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As usual, we keep getting fixated on the wrong things at the wrong time. In the middle of a deadly pandemic, some of our politicians are engaged in yet another futile religious debate about alcohol. This latest episode in Malaysia’s long-running beer wars comes on the heels of revelations that the Ministry of Domestic Trade and Consumer Affairs had given approval to Heineken and Carlsberg Breweries to operate during the Movement Control Order (MCO).

PAS, which fancies itself the custodian of the nation’s morality, was as usual, quick to work itself into a frenzy over the issue with multiple PAS leaders expressing their indignation.

Central committee member Nasrudin Hassan said that “the Muslim community, in particular, will be offended” by the decision to allow the breweries to operate. His colleague Ahmad Fadhli Shaari chimed in that it was “mandatory for a Muslim like myself and the Muslim community to stand up and voice our protest against this leniency and privilege given to the alcohol industry, let alone during the Covid-19 outbreak.” Continuing, he said, “what value is left for a Muslim who prays to God while they allow alcohol to flow freely when they could stop it.”

PAS Youth quickly followed up with a statement of its own saying that the “government should be educating the rakyat to avoid the drinking culture as it has been proven to bring more damage than benefit.”

Now, I really couldn’t care less whether breweries operate or not during the MCO though I must confess that I myself stocked up on my favourite beer to wait out the crisis. What irks me, however, is that some of these wannabe mullahs seem to think that they have a right to impose their values on the rest of us. While I understand that alcohol is haram to some, PPBM, UMNO and PAS should also understand that Malaysia has a sizeable non-Muslim population which has the right to make its own decisions on these matters.

When we start imposing the religious values of one group upon the rest of society, we start down a slippery road that can only end in a kind of hellish religious authoritarian orthodoxy. It is not as far-fetched as it might seem given that PAS has tried to impose its own ideas about dress codes and other such things on the rest of us.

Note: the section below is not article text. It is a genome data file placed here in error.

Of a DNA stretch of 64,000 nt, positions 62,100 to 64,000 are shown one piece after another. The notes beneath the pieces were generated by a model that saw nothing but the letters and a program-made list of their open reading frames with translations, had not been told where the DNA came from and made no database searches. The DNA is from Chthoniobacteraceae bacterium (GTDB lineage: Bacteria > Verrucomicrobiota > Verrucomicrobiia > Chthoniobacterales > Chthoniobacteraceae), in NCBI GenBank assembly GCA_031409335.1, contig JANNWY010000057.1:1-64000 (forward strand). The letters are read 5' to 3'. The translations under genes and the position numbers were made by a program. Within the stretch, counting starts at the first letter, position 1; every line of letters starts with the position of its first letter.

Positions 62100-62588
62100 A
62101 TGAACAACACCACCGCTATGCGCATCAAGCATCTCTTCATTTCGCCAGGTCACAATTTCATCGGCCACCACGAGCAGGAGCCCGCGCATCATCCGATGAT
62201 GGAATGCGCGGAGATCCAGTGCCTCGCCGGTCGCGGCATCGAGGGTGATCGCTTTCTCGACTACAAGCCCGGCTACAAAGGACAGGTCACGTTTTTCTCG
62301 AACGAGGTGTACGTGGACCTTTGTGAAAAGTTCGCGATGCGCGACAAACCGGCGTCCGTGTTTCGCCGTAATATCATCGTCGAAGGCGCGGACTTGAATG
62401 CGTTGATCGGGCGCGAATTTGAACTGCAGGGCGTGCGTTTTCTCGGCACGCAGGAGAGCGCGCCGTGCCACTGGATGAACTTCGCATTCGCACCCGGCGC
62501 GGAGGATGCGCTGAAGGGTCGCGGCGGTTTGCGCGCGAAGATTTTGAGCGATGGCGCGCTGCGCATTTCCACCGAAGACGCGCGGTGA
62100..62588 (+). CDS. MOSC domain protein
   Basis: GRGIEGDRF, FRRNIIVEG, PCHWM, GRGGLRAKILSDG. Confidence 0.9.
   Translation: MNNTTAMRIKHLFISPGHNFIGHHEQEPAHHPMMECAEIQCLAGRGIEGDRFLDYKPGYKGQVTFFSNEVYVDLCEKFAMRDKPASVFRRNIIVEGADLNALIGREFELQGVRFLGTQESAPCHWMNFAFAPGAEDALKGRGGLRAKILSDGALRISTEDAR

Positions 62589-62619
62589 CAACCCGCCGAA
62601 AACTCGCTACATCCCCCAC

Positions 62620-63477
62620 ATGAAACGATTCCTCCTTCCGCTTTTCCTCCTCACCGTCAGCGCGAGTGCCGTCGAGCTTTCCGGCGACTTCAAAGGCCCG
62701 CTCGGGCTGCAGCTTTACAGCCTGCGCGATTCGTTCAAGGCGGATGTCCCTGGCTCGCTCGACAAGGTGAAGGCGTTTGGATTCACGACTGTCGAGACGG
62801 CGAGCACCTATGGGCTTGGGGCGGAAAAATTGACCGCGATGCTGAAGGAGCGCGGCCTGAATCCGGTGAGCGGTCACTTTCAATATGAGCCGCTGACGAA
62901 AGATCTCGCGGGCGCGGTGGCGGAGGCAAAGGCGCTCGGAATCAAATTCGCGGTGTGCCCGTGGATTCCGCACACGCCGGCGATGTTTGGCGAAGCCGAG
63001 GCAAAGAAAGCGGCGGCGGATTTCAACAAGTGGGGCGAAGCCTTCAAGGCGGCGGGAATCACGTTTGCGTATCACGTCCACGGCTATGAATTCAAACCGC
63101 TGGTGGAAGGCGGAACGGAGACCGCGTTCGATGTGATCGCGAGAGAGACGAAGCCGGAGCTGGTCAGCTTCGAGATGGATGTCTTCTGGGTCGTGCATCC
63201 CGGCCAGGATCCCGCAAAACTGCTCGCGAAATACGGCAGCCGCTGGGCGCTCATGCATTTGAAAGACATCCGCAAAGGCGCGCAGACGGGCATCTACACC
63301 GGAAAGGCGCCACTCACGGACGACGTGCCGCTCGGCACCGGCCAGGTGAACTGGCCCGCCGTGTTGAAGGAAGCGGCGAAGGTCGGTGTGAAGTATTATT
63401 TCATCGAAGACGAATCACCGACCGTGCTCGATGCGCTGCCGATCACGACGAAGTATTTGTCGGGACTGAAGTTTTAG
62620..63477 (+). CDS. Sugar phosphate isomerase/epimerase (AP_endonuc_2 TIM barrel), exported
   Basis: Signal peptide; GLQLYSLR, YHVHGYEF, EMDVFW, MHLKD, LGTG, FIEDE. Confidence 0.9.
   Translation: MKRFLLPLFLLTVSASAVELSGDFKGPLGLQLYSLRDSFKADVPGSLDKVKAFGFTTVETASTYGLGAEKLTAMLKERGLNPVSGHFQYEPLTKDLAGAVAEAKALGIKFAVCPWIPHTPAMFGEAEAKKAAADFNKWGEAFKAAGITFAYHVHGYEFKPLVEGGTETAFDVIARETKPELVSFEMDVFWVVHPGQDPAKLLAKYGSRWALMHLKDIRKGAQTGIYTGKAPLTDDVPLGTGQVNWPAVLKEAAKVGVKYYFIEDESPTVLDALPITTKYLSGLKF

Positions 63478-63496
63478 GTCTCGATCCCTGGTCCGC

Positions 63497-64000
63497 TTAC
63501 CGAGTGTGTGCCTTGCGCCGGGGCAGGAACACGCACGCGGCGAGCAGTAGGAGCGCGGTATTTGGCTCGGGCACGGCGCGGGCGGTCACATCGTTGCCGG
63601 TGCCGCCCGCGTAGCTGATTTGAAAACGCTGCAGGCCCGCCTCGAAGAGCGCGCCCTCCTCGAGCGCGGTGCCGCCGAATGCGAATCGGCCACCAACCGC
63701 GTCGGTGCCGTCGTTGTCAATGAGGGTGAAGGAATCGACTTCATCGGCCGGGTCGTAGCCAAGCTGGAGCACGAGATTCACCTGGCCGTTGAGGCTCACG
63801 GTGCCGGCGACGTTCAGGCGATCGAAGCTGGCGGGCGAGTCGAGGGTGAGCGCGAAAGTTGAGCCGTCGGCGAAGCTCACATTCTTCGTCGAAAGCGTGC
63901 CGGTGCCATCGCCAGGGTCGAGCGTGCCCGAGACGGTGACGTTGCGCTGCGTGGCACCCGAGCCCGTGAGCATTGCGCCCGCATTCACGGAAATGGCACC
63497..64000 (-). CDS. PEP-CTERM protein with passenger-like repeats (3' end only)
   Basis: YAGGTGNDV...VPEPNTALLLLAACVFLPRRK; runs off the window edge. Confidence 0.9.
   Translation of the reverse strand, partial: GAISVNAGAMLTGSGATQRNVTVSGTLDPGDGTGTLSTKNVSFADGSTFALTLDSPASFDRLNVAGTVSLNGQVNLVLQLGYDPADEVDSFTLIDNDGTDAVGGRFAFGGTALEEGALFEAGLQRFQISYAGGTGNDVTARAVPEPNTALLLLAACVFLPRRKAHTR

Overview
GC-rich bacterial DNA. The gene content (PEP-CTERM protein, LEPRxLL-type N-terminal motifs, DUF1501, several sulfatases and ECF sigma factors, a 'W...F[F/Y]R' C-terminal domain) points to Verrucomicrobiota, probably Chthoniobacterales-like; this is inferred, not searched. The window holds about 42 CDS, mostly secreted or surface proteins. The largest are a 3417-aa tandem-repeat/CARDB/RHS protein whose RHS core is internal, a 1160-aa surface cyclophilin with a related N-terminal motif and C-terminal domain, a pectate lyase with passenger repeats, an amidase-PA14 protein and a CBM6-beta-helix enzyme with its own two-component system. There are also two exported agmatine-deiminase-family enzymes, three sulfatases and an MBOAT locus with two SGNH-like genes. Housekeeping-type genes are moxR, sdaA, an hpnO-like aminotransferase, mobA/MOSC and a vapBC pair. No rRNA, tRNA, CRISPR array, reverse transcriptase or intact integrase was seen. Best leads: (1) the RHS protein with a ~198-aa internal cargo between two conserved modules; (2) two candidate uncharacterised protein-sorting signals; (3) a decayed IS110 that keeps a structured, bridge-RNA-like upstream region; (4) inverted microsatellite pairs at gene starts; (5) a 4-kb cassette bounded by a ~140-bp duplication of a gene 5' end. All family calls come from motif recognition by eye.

Besides, it is just too much to hear some of these politicians go on and on about the dangers of the “drinking culture” when they do nothing about the far more deadly culture of corruption that hangs over the country like a pall of death.

Where was their moral outrage when the whole 1MDB scandal was being played out? Where was their righteous indignation when helicopters and gun boats bought with public funds were not delivered? Why were they not moved to action when corruption was allowed to flow more freely than alcohol ever did?  Why were they silent when their own party leaders used public funds to purchase for themselves posh limousines when so many of their own people remain mired in poverty?

Isn’t it incumbent on men of faith – whatever the faith – to uncompromisingly stand against corruption instead of sanctioning it with their silence? Doesn’t religion place far greater emphasis on integrity, honesty and justice than on superficial things like what one drinks or what one wears?

Kudos, however, to the Deputy Minister of Domestic Trade and Consumer Affairs Rosol Wahaid (who is from PAS) for standing up for his officers in the midst of the controversy. He was quoted as saying: “There are reports stating that the minister (Alexander Nanta Linggi) and I were not informed about the matter [i.e. the decision to granted the breweries permission to operate]. That is untrue. We knew about it.” It took courage and integrity to admit it and I, for one, salute him for it.

I’m not sure why the Ministry of Domestic Trade and Consumer Affairs gave approval to Heineken to continue operating during the MCO; if it is inconsistent with the MCO, then by all means withdraw the approval but for heaven’s sake, spare us all the hypocritical paternalistic religious moralizing. Cheers!

[Dennis Ignatius |Kuala Lumpur |7th April 2020]